So any airline flying from Nigeria had better accept cash payments…
But this is not an article about airport security. Travelling is a hassle these days but lack of pillows is a minor annoyance in the greater scheme of things.
Think for a moment about what would have happened if this attack had succeeded. The indirect consequences could be much worse than the direct ones. Think back to September 11th, 2001. Only this time imagine it worse. A lockdown of the USA. Borders could be sealed. Banks could be closed (Google the ‘bank holiday’ conspiracy theories…) and ATMs switched off. Assets could be appropriated by the government, as is common in times of war. Telecommunications and the internet could stop working. Martial law could be imposed. Events could easily get out of hand – causing blood in the streets, figuratively if not literally.
Similar things could easily happen elsewhere too. In the UK, for example, it is well known that the military have an emergency plan to seal off the whole of Greater London.
As smart individuals we need to make sure we are properly prepared for such catastrophes. Unfortunately, I think the probability of a successful major terrorist attack within the next few years is high, and it is more than likely to target the financial system. This would in many ways be awfully convenient for the powers that be, too – since then they would have somebody else to blame for a total collapse of the financial system that is happening already (see the related post links below to read about the decline in the value of the US dollar or ‘dollar devaluation‘)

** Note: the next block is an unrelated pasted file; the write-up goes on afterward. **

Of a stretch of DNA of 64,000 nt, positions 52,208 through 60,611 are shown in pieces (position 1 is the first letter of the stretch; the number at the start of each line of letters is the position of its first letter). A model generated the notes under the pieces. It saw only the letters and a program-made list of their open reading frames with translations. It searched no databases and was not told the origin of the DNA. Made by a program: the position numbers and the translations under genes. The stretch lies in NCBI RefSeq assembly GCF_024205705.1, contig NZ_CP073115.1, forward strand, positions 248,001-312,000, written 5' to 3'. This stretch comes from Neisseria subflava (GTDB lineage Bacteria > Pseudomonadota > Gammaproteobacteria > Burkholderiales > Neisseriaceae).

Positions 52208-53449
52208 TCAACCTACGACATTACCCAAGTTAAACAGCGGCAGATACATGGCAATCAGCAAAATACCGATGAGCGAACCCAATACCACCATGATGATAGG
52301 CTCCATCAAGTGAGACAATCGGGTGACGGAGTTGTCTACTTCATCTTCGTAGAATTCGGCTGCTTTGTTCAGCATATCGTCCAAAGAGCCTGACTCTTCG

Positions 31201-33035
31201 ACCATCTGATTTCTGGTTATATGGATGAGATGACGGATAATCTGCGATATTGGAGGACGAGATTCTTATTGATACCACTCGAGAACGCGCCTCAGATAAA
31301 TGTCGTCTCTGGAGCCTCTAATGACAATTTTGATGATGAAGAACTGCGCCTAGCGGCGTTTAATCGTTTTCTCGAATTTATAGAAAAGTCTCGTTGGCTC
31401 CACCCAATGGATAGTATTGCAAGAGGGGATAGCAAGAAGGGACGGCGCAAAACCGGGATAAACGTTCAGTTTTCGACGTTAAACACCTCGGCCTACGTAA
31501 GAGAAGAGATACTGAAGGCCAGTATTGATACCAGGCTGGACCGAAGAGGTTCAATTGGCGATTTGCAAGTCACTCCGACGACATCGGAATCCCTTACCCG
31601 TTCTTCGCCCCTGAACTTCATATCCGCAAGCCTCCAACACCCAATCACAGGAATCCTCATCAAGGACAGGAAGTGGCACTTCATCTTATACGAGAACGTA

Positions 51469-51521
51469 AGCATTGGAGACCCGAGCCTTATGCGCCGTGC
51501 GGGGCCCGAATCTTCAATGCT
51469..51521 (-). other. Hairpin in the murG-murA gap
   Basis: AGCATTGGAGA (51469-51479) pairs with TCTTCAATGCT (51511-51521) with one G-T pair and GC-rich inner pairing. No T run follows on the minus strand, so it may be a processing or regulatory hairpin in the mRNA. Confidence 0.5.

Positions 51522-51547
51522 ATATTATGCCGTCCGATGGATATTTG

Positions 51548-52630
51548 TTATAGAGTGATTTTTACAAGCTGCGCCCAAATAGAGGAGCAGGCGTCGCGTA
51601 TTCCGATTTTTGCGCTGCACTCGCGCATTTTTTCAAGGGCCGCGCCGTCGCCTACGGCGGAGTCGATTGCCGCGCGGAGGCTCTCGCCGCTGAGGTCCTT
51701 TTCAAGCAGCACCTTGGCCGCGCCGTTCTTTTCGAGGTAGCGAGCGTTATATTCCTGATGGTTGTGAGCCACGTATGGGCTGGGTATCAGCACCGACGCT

I certainly hope I am wrong, and I am by no means saying that all the above things are going to happen. But I consider it would be smart to be prepared. It’s clearly better to have contingency plans in place and never have to use them, than the other way around.
So let’s treat this incident as a wake up call. We all get lazy. We all get stuck in our routines as soon as we feel a little bit comfortable and secure. But it should be a serious New Year’s resolution to put into place strong strategies to protect not just your assets but yourself. Don’t put it off. Do it now before it’s too late!
What do I mean? Different people have different necessities. But here are some of the basics:
- Physical gold and silver: The majority should be stored outside your home country, but you need some at home. Silver coins are better to barter for things like food. Both silver and gold are great investments. But if trading on the markets is suspended then all your ETFs, mining stocks, Perth Mint Certificates and the like will be worthless, at least in the short term. You need a proportion of your portfolio in physical metals. More on Buying Physical Gold Bullion Offshore here.